Carroll County residents and businesses will not be required to pay a stormwater runoff fee after the Board of County Commissioners Thursday voted unanimously to adopt a resolution creating a Watershed Protection and Restoration Fund to be funded by grants and county dollars.
The state's Watershed Protection and Restoration Program, signed into law last year, requires the state's nine largest counties and Baltimore City to collect fees to pay for stormwater management as well as stream and wetland restoration projects. The projects are aimed at improving water quality and reducing phosphorous and nitrogen entering the Chesapeake Bay.
The law has been dubbed the "rain tax" by its opponents.
The commissioners, who tasked the Carroll County Environmental Advisory Council to research potential fee structures over the last seven weeks, have decided that the county's current funding for stormwater projects is adequate.
The Board of Carroll County Commissioners put out a news release Thursday evening announcing their decision entitled, "Rain Remains 'Free' in Carroll County."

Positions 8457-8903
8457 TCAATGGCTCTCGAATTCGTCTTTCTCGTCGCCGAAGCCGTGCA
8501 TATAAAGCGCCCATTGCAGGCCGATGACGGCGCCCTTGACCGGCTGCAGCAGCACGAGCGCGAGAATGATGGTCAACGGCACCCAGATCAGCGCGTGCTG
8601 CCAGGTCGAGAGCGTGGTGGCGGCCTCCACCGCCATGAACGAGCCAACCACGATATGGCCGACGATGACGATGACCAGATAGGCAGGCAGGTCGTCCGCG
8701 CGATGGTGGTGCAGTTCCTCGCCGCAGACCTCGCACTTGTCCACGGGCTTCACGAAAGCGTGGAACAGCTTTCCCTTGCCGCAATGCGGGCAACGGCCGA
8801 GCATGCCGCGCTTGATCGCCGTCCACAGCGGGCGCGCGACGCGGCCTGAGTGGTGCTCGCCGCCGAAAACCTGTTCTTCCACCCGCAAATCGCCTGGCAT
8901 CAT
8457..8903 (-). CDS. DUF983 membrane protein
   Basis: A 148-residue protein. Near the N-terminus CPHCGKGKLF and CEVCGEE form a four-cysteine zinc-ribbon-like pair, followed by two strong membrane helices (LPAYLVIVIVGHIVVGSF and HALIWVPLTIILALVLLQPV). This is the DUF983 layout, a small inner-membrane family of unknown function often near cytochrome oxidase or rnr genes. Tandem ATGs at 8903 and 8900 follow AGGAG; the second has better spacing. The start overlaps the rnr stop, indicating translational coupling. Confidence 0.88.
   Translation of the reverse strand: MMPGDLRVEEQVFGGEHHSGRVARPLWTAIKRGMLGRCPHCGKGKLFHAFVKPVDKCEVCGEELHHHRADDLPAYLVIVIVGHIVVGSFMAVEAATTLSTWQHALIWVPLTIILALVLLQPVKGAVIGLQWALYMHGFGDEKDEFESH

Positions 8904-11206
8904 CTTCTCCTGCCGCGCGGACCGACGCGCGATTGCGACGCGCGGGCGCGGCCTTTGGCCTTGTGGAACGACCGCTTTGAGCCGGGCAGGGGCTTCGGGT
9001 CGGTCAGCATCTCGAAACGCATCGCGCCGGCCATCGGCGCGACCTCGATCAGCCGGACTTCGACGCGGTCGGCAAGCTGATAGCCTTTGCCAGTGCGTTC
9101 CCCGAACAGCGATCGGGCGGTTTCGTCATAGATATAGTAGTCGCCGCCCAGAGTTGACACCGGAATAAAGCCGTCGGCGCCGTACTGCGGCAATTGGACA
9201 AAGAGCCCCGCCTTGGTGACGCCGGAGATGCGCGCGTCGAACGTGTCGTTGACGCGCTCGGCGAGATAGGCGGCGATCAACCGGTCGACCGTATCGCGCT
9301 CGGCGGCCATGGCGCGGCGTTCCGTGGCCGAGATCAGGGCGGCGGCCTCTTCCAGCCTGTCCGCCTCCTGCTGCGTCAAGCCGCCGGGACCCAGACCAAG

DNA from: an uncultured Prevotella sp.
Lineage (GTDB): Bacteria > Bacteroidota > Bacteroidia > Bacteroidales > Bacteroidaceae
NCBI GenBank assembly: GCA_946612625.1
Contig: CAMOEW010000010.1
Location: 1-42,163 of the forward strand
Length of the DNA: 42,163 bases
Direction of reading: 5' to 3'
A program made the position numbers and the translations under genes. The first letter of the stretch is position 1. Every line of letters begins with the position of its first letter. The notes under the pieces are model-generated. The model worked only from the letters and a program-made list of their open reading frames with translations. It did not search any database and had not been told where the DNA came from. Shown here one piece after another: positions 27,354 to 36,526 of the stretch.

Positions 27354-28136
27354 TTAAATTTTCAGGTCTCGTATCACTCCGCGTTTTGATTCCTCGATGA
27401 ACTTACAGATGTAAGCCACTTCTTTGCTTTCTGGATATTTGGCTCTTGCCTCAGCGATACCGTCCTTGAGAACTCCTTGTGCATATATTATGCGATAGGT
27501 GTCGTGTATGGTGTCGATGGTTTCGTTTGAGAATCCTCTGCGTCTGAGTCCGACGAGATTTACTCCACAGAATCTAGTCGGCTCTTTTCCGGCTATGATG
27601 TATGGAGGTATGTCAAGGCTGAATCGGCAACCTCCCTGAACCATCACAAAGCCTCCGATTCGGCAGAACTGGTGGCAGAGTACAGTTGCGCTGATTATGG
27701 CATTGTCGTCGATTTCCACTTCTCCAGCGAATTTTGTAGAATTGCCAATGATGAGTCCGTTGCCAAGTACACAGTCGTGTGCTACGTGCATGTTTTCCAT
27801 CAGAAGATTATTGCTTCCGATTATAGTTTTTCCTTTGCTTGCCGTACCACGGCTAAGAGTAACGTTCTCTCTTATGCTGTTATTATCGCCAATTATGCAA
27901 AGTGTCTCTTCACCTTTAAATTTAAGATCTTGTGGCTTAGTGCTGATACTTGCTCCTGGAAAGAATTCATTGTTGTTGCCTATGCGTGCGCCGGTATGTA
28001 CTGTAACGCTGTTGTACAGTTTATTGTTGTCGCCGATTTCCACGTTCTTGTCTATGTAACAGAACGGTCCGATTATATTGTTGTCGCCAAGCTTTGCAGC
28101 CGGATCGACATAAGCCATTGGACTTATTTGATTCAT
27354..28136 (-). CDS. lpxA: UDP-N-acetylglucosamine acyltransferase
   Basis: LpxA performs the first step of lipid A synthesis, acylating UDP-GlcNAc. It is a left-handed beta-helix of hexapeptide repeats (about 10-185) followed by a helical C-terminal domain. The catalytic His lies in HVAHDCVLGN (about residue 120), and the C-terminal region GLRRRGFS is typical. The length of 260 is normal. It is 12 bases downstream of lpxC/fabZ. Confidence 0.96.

"We really don't need to impose this stupid, silly, idiotic tax, is that right Phil?" Commissioner Haven Shoemaker asked Phil Hagar, county director of land use, planning and development after Hagar summarized the county's proposed resolution during the commissioners meeting.
"Because we've already been doing that which this tax seeks to impose, we've been doing it for years," Shoemaker said.
Commissioner Richard Rothschild proposed his own resolution, the Declaration of Carroll County Policy, which he said would gave Carroll the legal basis to defend itself from the state if it challenged Carroll for not properly instituting the fee.
"If you (the state) come after us, we're prepared to go to a federal judge," he said.
Commissioners president Doug Howard disagreed, saying Rothschild's resolution put the county in the state's bullseye regarding counties who are trying avoid implementing the fee.
Rothschild withdrew his resolution, instead asking that it be attached to the county resolution as an addendum.
While the county passed a resolution sparing its residents from the fee, Howard said it is a concern of the board that the state may not find Carroll's implemention of the law appropriate.Copyright © 2014, The Baltimore Sun